(52.) Ezekiel Nyangeri Nyanchaga and Kenneth Ombongi, “History of Water Supply and Sanitation in Kenya, 1895–2002,” in Environmental History of Water, ed. Petri S. Juuti, Tapio S. Katko, and Heikki S. Vuorinen (London: IWA Publishing, 2007), 286–297.
(53.) World Bank, “Uganda: Integrated Water Management and Development Project.”
(55.) Water for Life: Lessons Learnt from 15 Years of German Development Cooperation in the Kilimanjaro Region (Dar es Salaam: Embassy of the Federal Republic of Germany, 2007).
(56.) WaterAid, Why Did City Water Fail? (Dar es Salaam: WaterAid Tanzania, 2008).
(61.) Scott Fields, “Continental Divide: Why Africa’s Climate Change Burden is Greater,” Environmental Health Perspectives 113, no. 8 (2005).
(62.) Examples include Christopher Conte, Highland Sanctuary: Environmental History in Tanzania’s Usambara Mountains (Athens, OH: Ohio University Press, 2004); Gregory Maddox, James Giblin, and Isaria Kimambo, Custodians of the Land: Ecology and Culture in the History of Tanzania (London: James Currey, 1996); and Helge Kjekshus, Ecology Control and Economic Development in East African History: The Case of Tanganyika, 1850–1950 (Athens, OH: Ohio University Press, 1996).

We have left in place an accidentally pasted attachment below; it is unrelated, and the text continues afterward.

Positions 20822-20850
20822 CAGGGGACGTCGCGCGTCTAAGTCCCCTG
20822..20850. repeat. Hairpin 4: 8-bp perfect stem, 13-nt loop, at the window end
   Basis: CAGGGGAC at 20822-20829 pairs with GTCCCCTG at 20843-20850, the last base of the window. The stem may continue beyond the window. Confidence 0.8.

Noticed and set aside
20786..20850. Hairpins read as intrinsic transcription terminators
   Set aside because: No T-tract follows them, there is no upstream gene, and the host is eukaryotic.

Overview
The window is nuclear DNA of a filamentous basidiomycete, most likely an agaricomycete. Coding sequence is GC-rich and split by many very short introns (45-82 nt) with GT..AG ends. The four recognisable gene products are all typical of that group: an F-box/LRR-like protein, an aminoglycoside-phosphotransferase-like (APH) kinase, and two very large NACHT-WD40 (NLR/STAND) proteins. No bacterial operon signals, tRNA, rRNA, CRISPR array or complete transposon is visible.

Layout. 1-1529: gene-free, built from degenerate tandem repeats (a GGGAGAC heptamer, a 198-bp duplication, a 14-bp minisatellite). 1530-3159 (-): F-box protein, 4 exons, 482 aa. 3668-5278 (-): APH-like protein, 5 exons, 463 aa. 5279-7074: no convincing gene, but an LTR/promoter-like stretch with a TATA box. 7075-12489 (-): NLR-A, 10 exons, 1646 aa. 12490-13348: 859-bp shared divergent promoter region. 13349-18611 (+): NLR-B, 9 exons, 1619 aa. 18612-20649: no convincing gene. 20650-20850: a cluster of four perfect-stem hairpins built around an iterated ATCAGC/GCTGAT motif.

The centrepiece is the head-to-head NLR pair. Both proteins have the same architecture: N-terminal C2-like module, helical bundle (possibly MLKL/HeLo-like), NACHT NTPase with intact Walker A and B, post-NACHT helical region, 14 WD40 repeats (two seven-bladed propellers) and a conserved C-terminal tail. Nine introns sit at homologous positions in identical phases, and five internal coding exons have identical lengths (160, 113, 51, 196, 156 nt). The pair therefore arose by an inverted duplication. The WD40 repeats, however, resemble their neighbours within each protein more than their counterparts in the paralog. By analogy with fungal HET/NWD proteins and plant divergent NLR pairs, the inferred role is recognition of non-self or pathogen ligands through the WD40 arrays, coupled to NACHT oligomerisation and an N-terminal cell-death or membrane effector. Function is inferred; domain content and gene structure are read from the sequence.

(63.) Examples include the aforementioned work on Engaruka, as well as Todd Sanders, Beyond Bodies: Rainmaking and Sense Making in Tanzania (Toronto: University of Toronto Press, 2008).
(64.) Examples include Maurits Ertsen, Improvising Planned Development on the Gezira Plain, Sudan, 1900–1980 (Basingstoke: Palgrave Macmillan, 2015); and Allen Isaacman and Barbara Isaacman, Dams, Displacement, and the Delusion of Development: Cahora Bassa and Its Legacies in Mozambique, 1965–2007 (Athens, OH: Ohio University Press, 2013).
(66.) Bender, Water Brings No Harm.
(67.) One example is Hans Meyer, the first person to summit Kilimanjaro. See Hans Meyer, Across East African Glaciers: An Account of the First Ascent of Kilimanjaro (London: Longmans, Green, and Co., 1891).